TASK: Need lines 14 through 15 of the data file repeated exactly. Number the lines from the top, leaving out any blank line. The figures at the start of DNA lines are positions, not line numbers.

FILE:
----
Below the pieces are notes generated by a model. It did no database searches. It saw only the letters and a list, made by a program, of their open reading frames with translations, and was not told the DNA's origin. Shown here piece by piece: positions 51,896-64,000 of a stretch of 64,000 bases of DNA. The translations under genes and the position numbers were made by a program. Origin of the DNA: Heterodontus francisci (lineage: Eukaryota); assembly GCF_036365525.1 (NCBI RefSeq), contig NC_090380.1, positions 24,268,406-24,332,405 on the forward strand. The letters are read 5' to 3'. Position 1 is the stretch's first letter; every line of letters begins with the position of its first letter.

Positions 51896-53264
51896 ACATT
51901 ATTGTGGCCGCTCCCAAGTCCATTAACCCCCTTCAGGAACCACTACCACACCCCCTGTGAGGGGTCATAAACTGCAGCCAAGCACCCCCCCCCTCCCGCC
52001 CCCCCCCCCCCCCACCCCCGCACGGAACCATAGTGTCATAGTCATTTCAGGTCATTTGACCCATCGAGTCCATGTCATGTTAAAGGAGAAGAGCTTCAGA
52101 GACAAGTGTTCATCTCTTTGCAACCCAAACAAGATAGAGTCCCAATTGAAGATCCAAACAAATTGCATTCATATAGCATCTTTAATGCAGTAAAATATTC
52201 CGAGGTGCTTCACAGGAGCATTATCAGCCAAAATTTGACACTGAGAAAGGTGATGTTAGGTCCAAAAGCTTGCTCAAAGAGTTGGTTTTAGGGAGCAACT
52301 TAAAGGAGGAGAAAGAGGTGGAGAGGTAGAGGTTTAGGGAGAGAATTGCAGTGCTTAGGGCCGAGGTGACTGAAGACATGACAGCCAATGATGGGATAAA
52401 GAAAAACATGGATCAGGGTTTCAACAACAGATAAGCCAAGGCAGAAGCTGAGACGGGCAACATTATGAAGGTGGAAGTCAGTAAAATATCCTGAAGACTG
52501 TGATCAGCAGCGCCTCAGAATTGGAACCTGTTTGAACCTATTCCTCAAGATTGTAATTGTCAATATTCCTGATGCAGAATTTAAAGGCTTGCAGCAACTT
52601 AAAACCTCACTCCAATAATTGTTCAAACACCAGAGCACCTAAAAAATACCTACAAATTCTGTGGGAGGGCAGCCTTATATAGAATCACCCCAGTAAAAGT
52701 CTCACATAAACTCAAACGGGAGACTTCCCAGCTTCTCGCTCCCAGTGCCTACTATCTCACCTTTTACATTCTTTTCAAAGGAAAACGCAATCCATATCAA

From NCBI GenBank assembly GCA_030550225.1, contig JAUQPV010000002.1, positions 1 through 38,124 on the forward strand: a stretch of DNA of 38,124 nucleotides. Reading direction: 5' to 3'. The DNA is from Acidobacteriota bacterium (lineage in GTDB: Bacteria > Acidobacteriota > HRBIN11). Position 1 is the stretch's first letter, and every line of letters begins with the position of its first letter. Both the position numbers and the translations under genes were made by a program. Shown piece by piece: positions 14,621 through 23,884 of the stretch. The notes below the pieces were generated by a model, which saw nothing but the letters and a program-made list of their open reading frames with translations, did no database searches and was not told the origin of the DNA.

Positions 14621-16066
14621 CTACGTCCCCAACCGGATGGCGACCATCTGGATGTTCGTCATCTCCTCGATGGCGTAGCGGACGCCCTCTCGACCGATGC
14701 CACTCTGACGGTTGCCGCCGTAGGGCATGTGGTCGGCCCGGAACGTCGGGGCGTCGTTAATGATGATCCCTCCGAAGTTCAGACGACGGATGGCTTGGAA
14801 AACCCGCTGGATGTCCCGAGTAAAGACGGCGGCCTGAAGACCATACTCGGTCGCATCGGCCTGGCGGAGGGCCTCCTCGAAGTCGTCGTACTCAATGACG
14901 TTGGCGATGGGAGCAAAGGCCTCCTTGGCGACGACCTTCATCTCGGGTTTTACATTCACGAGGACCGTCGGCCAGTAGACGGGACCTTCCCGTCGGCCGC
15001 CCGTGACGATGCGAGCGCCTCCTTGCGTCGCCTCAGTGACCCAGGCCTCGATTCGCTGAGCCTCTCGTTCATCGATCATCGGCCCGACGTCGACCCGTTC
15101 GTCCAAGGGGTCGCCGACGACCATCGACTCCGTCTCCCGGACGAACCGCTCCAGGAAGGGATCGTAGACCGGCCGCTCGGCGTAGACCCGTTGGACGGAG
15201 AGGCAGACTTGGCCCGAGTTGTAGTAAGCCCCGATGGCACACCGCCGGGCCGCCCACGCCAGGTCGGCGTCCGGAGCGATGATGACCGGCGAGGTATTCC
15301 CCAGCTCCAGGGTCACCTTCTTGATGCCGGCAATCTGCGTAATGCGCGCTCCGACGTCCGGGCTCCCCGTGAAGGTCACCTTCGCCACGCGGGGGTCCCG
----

Positions 14621-16066
14621 CTACGTCCCCAACCGGATGGCGACCATCTGGATGTTCGTCATCTCCTCGATGGCGTAGCGGACGCCCTCTCGACCGATGC